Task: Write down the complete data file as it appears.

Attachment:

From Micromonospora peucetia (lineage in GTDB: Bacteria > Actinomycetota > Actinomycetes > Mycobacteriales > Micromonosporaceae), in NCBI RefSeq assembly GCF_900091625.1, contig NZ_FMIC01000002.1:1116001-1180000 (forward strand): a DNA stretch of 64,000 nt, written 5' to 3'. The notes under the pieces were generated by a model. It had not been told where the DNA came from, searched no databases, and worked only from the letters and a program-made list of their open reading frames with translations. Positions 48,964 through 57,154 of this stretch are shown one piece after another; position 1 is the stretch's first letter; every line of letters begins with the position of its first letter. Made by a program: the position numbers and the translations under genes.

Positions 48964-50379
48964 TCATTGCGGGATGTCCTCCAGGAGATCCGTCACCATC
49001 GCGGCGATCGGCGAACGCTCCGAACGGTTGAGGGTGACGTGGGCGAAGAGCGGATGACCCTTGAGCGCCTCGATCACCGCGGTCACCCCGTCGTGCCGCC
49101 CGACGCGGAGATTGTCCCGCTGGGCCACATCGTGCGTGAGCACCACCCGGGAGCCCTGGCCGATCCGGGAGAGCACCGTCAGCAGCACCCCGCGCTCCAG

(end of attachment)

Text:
From Micromonospora peucetia (lineage in GTDB: Bacteria > Actinomycetota > Actinomycetes > Mycobacteriales > Micromonosporaceae), in NCBI RefSeq assembly GCF_900091625.1, contig NZ_FMIC01000002.1:1116001-1180000 (forward strand): a DNA stretch of 64,000 nt, written 5' to 3'. The notes under the pieces were generated by a model. It had not been told where the DNA came from, searched no databases, and worked only from the letters and a program-made list of their open reading frames with translations. Positions 48,964 through 57,154 of this stretch are shown one piece after another; position 1 is the stretch's first letter; every line of letters begins with the position of its first letter. Made by a program: the position numbers and the translations under genes.

Positions 48964-50379
48964 TCATTGCGGGATGTCCTCCAGGAGATCCGTCACCATC
49001 GCGGCGATCGGCGAACGCTCCGAACGGTTGAGGGTGACGTGGGCGAAGAGCGGATGACCCTTGAGCGCCTCGATCACCGCGGTCACCCCGTCGTGCCGCC
49101 CGACGCGGAGATTGTCCCGCTGGGCCACATCGTGCGTGAGCACCACCCGGGAGCCCTGGCCGATCCGGGAGAGCACCGTCAGCAGCACCCCGCGCTCCAG